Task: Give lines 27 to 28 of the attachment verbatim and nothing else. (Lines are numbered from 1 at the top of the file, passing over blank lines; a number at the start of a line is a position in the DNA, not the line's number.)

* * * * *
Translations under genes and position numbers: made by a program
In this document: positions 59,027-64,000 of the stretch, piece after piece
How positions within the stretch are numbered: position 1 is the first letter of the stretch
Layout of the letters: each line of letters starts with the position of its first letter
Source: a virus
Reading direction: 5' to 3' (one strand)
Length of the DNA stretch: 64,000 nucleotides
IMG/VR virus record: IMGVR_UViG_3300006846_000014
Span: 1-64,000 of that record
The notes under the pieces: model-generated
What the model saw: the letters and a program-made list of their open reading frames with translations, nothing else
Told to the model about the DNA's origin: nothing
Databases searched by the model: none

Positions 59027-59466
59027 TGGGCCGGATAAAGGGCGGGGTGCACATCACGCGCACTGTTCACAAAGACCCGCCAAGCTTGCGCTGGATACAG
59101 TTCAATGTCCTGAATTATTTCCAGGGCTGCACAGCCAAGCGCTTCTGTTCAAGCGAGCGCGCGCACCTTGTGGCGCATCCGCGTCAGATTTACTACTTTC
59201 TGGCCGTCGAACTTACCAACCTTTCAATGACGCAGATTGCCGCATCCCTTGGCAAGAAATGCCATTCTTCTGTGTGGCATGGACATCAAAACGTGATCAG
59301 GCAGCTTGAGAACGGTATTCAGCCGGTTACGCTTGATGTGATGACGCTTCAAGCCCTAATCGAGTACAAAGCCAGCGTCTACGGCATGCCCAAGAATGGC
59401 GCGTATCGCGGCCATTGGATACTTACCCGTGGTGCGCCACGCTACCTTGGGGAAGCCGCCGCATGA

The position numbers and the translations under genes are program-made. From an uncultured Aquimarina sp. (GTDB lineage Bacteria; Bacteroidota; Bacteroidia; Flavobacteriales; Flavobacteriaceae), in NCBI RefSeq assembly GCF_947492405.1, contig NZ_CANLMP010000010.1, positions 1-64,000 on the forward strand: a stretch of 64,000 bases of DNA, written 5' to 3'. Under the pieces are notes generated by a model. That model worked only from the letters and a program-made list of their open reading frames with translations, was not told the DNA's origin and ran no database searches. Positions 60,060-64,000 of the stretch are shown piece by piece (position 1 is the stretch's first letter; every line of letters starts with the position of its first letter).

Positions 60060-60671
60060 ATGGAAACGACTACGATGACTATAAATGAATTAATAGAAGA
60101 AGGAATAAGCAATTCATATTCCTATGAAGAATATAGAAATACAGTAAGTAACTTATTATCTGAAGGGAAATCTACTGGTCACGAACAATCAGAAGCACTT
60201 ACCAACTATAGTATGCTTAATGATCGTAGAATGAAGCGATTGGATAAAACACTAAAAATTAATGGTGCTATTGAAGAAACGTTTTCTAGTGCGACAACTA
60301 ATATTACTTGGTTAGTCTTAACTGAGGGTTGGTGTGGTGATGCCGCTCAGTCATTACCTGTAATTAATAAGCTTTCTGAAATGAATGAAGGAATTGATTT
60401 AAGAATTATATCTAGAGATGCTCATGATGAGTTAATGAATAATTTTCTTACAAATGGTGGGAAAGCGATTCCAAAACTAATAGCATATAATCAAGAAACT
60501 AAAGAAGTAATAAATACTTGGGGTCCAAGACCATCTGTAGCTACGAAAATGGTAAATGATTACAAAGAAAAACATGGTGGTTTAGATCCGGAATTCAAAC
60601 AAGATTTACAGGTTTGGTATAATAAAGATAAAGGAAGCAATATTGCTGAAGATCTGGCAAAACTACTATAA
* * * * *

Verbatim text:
60501 AAAGAAGTAATAAATACTTGGGGTCCAAGACCATCTGTAGCTACGAAAATGGTAAATGATTACAAAGAAAAACATGGTGGTTTAGATCCGGAATTCAAAC
60601 AAGATTTACAGGTTTGGTATAATAAAGATAAAGGAAGCAATATTGCTGAAGATCTGGCAAAACTACTATAA